This blog is about marriage, motherhood, and faith. I prefer to stay out of politics and cultural affairs, but in light of recent news regarding Target’s new bathroom policy allowing transgender guests to use restrooms that correspond with their gender identity, I cannot stay silent.

I’ll be the first to tell you that I don’t like jumping on the bandwagon of being just another blog post that has something to say. I’m just an ordinary mom with a husband and four children living in a small town. I’m an imperfect sinner saved by grace. I believe in being a light in this dark world and submitting to governing authorities. I believe love covers a multitude of sins – not hate and judgment or attack. I love and respect those with different values.

With that being said, for as long as I’ve been a momma, I have loved me some Target. I can count many a mornings rolling into their parking lot with my stressed-out self, toting four children to the doors, and strapping them tightly into the red kids cart. My first priority being a chai tea latte with a shot of espresso. Target even thought of the cart cupholder. Genius.

Cleaning supplies, adorable kids clothes, jewelry, groceries, cards, toys, a new pair of sunglasses. You name it and I’ve bought it.

While we don’t live in the city anymore and don’t have immediate access to one, Target is still dear to me. I look forward to making the 2 1/2 hour trip to get my hands on one and the Chick-fil-a next to it. Target’s not just another retail giant in my eyes, but it’s a place of refuge, fun, and sanity.

With their recent news, I’m at a loss as to what to do as are many other moms I’ve talked to. I’m saddened. I understand the argument, “Why are we surprised? This is where our culture is headed. The church hasn’t been standing up for truth. Why should we expect the world to have Christian standards?…”  I’m not surprised, either. I am in shock! Do I still shop at Target and just not use the restrooms? (that’s impossible with young kids). Do I pray they will change their policy (yes!) Do I boycott and give someone else the business I would give Target? (I’d rather not).

I know Target doesn’t uphold to biblical standards so I wouldn’t expect them to but still… This policy feels like a dangerous, slippery slope where the line has been crossed.

My main concern is for women and children. Target’s policy will be taken advantage of – it already has in other bathrooms across the country according to news outlets. Three days ago the AFA wrote in Sign the Boycott Target Pledge!,

Target’s policy is exactly how sexual predators get access to their victims. And with Target publicly boasting that men can enter women’s bathrooms, where do you think predators are going to go?

It’s not just about being inclusive and welcoming everyone. We know all too well the depravity of the human heart. As parents, we have a great responsibility to protect our children from harm – physical, emotional, and sexual. That has always been our responsibility no matter if we’re in a bathroom stall or at home.

Because Target is the first retail domino to fall, there is an opportunity to send a sound and clear message to all retailers that this America where men are allowed into women’s restrooms and vice versa is not the America we desire. If those who are for privacy and safety in the restrooms are the majority, then that majority must speak out or its voice will be deafened by the silence. Let retailers who stand in favor of public safety and privacy for our children know that we appreciate them and will patronize their efforts on our behalf.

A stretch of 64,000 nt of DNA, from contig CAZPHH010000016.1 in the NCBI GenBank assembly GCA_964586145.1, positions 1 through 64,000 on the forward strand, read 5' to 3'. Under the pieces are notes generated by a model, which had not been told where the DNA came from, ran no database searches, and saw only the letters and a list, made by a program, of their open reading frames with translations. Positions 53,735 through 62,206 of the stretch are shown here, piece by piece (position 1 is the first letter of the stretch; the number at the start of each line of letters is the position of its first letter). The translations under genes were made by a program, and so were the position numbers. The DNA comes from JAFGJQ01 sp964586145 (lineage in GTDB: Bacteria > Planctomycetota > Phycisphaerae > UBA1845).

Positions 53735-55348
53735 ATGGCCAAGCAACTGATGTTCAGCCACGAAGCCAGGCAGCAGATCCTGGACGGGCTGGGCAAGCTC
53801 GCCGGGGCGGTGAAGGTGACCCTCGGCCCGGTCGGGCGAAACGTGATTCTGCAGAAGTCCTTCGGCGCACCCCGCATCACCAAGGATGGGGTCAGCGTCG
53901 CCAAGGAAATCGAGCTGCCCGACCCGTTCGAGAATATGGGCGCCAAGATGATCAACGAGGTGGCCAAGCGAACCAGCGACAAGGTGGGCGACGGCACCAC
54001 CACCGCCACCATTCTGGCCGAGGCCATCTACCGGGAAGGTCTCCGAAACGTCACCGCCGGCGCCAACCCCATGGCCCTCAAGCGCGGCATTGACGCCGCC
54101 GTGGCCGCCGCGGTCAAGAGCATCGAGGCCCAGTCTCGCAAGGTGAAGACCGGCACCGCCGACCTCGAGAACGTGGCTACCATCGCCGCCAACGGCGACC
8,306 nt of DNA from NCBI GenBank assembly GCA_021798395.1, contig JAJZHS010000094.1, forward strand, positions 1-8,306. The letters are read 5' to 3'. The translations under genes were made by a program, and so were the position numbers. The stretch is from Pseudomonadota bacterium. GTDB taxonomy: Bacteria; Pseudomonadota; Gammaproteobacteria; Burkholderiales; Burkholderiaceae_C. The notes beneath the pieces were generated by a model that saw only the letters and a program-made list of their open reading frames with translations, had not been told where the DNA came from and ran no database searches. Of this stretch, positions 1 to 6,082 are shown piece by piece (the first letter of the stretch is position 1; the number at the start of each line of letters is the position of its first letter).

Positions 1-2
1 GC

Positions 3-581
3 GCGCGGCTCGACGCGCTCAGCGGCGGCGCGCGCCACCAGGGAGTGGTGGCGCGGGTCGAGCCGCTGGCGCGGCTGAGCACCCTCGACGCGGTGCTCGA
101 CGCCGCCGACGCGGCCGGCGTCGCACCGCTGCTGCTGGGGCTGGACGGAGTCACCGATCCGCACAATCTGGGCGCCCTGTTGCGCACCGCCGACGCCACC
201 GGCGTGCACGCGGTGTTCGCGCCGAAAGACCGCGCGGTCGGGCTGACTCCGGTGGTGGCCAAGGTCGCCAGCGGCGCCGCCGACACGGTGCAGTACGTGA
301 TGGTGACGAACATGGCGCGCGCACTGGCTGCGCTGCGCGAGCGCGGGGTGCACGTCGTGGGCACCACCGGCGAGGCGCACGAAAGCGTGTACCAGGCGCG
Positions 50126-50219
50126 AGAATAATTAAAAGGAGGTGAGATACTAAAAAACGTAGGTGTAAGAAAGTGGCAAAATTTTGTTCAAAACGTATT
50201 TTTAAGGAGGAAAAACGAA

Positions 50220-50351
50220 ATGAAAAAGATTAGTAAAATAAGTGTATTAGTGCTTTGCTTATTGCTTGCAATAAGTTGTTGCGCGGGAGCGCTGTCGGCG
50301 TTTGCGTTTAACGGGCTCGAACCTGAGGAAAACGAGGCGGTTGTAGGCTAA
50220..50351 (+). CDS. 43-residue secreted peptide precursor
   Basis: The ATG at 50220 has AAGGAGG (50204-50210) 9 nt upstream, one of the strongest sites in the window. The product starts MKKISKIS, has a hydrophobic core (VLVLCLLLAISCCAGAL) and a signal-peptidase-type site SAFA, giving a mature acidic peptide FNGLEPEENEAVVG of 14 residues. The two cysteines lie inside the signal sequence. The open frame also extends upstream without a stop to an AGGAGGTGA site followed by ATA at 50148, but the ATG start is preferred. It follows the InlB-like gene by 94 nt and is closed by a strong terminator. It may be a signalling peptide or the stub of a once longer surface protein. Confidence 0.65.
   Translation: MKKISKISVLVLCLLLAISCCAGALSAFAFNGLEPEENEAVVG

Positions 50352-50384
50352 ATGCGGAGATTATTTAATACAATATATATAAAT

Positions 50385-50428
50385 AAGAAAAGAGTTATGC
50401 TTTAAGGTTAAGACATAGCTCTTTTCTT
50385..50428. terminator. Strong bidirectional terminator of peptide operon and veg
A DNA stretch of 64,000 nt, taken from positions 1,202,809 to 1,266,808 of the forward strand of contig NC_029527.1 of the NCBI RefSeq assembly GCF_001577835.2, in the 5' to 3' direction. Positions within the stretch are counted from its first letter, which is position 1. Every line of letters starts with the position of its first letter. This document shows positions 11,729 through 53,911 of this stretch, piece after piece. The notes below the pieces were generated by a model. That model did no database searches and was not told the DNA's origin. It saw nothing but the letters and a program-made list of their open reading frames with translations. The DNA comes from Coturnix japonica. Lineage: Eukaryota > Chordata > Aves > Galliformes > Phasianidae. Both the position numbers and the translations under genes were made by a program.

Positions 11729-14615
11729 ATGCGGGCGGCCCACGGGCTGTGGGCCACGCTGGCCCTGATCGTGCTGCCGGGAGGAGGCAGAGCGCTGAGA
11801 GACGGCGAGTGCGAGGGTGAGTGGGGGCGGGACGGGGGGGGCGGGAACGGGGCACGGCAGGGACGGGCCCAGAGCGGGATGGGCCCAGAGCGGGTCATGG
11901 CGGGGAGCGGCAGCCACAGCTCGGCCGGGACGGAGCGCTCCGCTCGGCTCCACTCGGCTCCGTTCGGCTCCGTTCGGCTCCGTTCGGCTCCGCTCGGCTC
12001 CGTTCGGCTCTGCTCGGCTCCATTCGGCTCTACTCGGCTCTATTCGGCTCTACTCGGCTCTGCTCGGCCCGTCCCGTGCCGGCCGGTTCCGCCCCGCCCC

I’ve decided to shop elsewhere in hopes that other retailers won’t follow suit and assume this is what consumers want. Of course that makes this mama-Target-loving heart sad, but I will continue to leave what makes me angry and upset in God’s hands and ask for his help to navigate the ever-changing tides in our culture.

3 Reasons Why Being “Bored” Helps Your Kids Thrive

forthefamFEB

Navigating the tricky waters with four kids, 7 and under, I often hear the oldest two express after school, on a day off, or on the weekend: “Mom, I’m so bored!”

So I begin to think about a really good response for my kids. In our culture today, it’s like it’s a sin to be bored. With technology at our fingertips and where everyone and every thing is producing and occupied by something, how is it okay to simply not do anything? To simply be?

I eventually come up with a suitable response: “Good, that’s a good thing. It is good to be bored!” I say with confidence – pronouncing the “good” – not wanting to give into the temptation to let them play a game on my phone.

My son looks at me strange but by the second week…

Read the rest of the article on For the Family. 

Learning to Release Your Children to The Lord

learningtorelease

It had been a normal Saturday with my husband and two year old son, John. We had plans to enjoy the morning at the lake. We parked our car and walked to the bridge where the geese and ducks were. The setting and serenity were perfect. My son stuck close to us as we showed him the beauty of God’s creation. Bicyclers flew by us and other runners on the bridge. Out of nowhere, my son darts out in the middle of the path just as a bicycler is heading straight for him. He screams, “Whoa, whoa, whoa. Get out of the way!” My heart stopped…

Read the rest over on FortheFamily.org